They neither know, nor care... Much like the two delights at the start of the thread :D
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jimmy944

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Re: Charmer Lord Opti causes problems.....
« Reply #56 on: 07 June 2018, 23:12:16 »

Interesting talking about bricks. The front wall of our house is rather grand looking in the very very regular bricks and tight mortar gaps (5-8mm). The other walls are much rougher and very much akin to the workers’ terraces that sit behind us. Clearly the family who had this place done wanted to portray a wealth they did not possess.

The trend continues inside, the two reception rooms where guests would have been, along with the hallway has rather lovely coving amd ceiling roses (clearly added later as electric lighting wasn’t available in Kidderminster when this house was built). But the other rooms are much less grand and even lose about 8” in ceiling height when you get away from the “posh rooms”.  ;D

This all ties very well to our knowledge of who had the house built. He was a senior engineer at one of the carpet mills. So certainly wealthy, but to have this place built in the day must have cost an absolute fortune.
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dave the builder

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Re: Charmer Lord Opti causes problems.....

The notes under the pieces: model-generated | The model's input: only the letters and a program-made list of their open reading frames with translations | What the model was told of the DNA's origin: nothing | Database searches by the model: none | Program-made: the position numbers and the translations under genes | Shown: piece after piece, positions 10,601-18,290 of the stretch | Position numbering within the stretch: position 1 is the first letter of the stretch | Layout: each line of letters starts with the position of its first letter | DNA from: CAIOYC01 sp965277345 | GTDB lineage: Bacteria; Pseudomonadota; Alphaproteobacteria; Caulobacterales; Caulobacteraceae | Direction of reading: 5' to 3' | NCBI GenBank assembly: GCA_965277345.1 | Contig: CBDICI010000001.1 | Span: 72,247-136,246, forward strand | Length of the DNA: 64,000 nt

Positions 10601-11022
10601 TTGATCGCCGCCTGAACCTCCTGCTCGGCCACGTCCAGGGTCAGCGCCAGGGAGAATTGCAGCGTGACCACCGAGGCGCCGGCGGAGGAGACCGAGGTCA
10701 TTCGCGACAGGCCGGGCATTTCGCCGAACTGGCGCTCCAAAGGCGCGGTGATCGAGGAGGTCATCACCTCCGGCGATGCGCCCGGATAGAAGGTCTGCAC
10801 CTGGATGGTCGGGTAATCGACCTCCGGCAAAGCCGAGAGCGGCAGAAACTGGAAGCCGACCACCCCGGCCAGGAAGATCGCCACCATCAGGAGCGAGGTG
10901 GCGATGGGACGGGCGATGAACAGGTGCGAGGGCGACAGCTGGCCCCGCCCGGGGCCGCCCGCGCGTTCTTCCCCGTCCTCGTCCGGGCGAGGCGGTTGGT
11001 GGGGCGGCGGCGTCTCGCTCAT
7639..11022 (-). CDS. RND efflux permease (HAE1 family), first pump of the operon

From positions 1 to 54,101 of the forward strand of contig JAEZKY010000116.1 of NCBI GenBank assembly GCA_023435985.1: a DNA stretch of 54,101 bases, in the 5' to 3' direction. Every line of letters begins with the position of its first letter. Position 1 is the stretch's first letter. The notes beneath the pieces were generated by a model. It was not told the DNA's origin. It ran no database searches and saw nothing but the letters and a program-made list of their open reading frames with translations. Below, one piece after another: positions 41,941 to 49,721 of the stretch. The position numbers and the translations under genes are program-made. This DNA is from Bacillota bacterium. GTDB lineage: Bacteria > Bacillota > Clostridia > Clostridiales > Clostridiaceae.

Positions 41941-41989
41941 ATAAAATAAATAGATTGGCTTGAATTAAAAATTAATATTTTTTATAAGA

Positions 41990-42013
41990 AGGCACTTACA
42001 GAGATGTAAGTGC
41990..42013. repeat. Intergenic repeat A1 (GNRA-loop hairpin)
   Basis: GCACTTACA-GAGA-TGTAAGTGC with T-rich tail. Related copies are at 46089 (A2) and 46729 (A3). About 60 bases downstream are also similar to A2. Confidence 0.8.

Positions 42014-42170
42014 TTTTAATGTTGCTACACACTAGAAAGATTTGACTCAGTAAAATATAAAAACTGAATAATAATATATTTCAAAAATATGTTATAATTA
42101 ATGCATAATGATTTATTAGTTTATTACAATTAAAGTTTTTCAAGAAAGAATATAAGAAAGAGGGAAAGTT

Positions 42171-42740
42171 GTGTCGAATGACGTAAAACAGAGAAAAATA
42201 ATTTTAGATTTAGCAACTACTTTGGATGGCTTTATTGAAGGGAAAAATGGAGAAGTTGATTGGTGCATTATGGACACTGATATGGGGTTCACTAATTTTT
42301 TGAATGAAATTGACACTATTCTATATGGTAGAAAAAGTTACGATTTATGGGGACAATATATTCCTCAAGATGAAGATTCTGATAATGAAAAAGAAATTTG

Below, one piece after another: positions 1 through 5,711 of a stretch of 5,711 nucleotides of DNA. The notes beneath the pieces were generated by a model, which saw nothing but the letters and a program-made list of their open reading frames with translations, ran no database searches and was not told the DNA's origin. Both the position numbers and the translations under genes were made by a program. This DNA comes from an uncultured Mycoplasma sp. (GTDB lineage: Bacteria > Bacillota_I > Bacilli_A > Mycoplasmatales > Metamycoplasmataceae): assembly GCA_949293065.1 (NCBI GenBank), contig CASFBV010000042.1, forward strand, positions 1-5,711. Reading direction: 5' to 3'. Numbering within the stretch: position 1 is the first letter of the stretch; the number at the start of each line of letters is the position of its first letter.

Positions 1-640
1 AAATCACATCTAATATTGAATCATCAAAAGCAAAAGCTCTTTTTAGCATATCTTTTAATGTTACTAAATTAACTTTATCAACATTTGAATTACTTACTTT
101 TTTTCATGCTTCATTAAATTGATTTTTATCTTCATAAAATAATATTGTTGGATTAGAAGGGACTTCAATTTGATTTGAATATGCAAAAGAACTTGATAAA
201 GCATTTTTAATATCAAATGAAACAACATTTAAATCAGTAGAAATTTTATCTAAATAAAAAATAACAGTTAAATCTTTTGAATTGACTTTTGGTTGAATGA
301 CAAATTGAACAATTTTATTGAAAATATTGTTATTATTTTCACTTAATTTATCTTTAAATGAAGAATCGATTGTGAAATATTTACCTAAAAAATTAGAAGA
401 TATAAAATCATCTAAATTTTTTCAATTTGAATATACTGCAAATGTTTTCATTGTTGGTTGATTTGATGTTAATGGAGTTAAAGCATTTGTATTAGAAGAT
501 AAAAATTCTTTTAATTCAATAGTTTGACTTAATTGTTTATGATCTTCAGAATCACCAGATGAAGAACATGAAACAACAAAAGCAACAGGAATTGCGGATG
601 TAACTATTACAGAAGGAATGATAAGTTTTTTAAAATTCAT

« Reply #57 on: 08 June 2018, 00:48:46 »

They neither know, nor care... Much like the two delights at the start of the thread :D

Nice try  :y

But I don't see this thread getting back on topic any time soon  :D  ;D

Interesting talking about bricks. The front wall of our house is rather grand looking in the very very regular bricks and tight mortar gaps (5-8mm). The other walls are much rougher and very much akin to the workers’ terraces that sit behind us. Clearly the family who had this place done wanted to portray a wealth they did not possess.

The trend continues inside, the two reception rooms where guests would have been, along with the hallway has rather lovely coving amd ceiling roses (clearly added later as electric lighting wasn’t available in Kidderminster when this house was built). But the other rooms are much less grand and even lose about 8” in ceiling height when you get away from the “posh rooms”.  ;D